01.-Front-thigh.jpg

Quads stretch

02.-ITB.jpg
04.-Hamstring.jpg

Hamstring stretch

ITB stretch

The surgery is usually a 3 day stay in hospital. For femoral lengthening the options are either to go in at the upper end adjacent to the hip joint(antegrade nailing), or from the lower end through the knee (retrograde nailing). The former route is preferable since retrograde lengthening has to be done through the articular surface lining the knee which might cause problems in later life. In simultaneous deformity correction however, retrograde nailing allows much greater change of alignment by tilting the lower fragment.

Picture3.jpg

Valgus and shortening corrected by retrograde implant insertion.

The surgery is usually a 3 day stay in hospital. For femoral lengthening the options are either to go in at the upper end adjacent to the hip joint(antegrade nailing), or from the lower end through the knee (retrograde nailing). The former route is preferable since retrograde lengthening has to be done through the articular surface lining the knee which might cause problems in later life. In simultaneous deformity correction however, retrograde nailing allows much greater change of alignment by tilting the lower fragment.

The centre of the bone is cored out (reamed) to allow room for the fixation device. In adulthood this bone marrow no longer produces blood forming cells, so this bone is not critical. 

The bone is divided by drill holes, then cracking it with a metal osteotome before the rod is reinserted and fixed above and below the osteotomy with screws. The rod is then tested in theatre by 0.5- 1mm of lengthening. Usually the osteotomy process can result in lengthening of 3 or 4 mm so overall about 5mm of length is gained immediately. The wounds are closed with stitches and simple dressings applied.

The rod is not strong enough on its own to allow weight-bearing, so 2 crutches are used. It is important to keep blood flowing in the leg to reduce DVT risk, so the natural pattern of walking with just the weight of the leg on the floor is undertaken ie 'touchdown weightbearing'.

Once the patient is safe and mobile on crutches, notably safe on stairs, transferring in and out of bed, on and off a toilet etc they are allowed home. This is usually 3 days post op. Before discharge however the use of the External Remote Control (ERC) is demonstrated either by the company representative or a specialist nurse. It is applied over a mark on the skin that must be maintained and reapplied as needed with an indelible marker pen.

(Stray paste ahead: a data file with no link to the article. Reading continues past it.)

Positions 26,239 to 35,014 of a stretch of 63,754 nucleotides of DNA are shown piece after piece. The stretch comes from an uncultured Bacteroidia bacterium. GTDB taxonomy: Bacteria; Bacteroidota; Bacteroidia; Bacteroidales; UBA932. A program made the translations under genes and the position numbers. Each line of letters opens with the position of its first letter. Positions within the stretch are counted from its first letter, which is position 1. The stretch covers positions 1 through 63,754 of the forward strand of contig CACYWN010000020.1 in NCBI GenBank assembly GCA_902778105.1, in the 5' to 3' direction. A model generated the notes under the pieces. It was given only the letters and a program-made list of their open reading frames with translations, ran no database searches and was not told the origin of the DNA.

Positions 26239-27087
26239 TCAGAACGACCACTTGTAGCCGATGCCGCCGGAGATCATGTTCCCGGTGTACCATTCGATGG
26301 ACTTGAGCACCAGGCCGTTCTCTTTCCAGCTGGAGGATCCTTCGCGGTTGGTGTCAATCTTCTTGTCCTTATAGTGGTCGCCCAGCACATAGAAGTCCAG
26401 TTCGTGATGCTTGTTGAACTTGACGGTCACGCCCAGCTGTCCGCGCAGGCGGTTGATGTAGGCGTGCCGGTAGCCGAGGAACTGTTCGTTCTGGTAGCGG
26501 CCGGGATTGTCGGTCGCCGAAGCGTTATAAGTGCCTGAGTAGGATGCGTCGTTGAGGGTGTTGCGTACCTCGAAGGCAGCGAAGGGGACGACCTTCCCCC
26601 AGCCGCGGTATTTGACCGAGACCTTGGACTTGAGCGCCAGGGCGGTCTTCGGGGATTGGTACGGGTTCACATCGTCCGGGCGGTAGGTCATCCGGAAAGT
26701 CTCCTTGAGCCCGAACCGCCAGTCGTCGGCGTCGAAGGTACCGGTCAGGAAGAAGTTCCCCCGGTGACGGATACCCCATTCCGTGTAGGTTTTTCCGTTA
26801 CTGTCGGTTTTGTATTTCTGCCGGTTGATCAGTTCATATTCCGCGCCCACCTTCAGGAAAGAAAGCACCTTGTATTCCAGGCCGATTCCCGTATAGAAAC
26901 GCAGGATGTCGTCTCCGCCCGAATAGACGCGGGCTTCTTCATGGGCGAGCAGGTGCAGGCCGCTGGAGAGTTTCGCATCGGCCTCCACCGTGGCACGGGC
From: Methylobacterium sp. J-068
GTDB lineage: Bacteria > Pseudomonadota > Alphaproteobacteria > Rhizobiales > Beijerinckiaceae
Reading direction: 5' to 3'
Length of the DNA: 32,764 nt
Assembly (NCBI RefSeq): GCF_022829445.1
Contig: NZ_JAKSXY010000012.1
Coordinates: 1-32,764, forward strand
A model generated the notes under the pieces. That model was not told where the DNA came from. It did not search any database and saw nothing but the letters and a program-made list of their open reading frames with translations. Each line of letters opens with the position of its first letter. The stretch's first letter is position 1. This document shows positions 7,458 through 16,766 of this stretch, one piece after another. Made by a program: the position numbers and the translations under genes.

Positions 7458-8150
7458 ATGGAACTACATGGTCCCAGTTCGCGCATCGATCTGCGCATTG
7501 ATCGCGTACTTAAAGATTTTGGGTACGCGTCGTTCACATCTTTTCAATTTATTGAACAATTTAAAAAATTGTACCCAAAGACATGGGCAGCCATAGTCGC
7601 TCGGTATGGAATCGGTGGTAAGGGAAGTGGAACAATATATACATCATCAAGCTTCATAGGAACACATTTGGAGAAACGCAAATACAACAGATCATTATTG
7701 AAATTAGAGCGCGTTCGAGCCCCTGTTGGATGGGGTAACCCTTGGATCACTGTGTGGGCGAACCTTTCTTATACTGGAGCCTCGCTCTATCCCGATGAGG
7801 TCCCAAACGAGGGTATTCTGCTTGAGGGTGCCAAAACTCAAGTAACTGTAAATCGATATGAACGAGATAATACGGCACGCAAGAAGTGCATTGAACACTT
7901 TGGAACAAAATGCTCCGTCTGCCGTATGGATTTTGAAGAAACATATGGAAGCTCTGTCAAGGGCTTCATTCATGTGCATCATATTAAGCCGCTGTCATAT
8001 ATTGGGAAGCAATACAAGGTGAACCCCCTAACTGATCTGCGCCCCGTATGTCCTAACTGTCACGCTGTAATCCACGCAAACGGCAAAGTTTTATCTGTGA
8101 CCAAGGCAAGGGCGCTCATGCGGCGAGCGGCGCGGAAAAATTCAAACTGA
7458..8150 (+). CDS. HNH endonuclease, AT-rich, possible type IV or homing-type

At about day 6 post op lengthening is commenced at between 0.6 and 1mm per day, divided into 2 or 3 increments. About a week after the start of lengthening an xray should show the opening of the osteotomy gap, and further lengthening continues with the rate adjusted according to the quality of bone formation on xray. 

Patients are usually given anticoagulant prophylaxis for 2 weeks post-operatively by self administered low molecular weight heparin injections. If there are higher risks for Deep Vein Thrombosis (DVT) then a longer regime, perhaps using tablets, is recommended.

Once full length is achieved there is a further wait of four to six weeks to allow the formation of calcification within the regenerate callus. Weight-bearing is progressed depending on bone formation.

Physiotherapy throughout is important to prevent muscle shortening and joint contracture, but the majority is advice only. It is vital therefore that the patient themselves do the rigorous stretching program necessary to avoid contracture; if they cannot do this then further lengthening would have to be abandoned.

Finally, once range of movement, muscle strength, spinal flexibility and joint mobility has been regained it is many months or even a year later.

 

At 12 to 18 months post lengthening a day case operation is needed to remove the implant. This is usually straightforward, but is still sore for a couple of weeks. In the longer term there is no remaining internal metalwork, and the regenerate bone is indistinguishable from normal bone.

precice.JPG